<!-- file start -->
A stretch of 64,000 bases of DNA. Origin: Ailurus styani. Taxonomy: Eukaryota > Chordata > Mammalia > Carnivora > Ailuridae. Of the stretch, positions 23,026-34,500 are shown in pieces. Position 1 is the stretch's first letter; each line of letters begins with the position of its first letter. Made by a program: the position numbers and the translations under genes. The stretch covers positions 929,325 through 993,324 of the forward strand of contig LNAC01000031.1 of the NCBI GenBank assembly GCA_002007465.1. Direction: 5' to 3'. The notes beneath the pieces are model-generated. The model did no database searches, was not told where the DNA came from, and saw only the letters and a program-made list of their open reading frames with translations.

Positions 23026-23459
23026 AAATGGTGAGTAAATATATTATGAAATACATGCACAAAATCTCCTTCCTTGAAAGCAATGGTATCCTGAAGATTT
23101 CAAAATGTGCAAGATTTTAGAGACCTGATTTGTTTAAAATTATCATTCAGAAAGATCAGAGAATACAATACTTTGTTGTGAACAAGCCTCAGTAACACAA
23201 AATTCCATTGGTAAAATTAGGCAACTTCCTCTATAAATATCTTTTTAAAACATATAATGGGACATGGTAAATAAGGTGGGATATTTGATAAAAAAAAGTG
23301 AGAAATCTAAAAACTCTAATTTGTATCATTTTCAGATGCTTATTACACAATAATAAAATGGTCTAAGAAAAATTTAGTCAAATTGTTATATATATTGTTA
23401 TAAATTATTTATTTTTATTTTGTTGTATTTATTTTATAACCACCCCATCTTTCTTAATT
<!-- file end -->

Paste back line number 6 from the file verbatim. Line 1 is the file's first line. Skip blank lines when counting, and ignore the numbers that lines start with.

23301 AGAAATCTAAAAACTCTAATTTGTATCATTTTCAGATGCTTATTACACAATAATAAAATGGTCTAAGAAAAATTTAGTCAAATTGTTATATATATTGTTA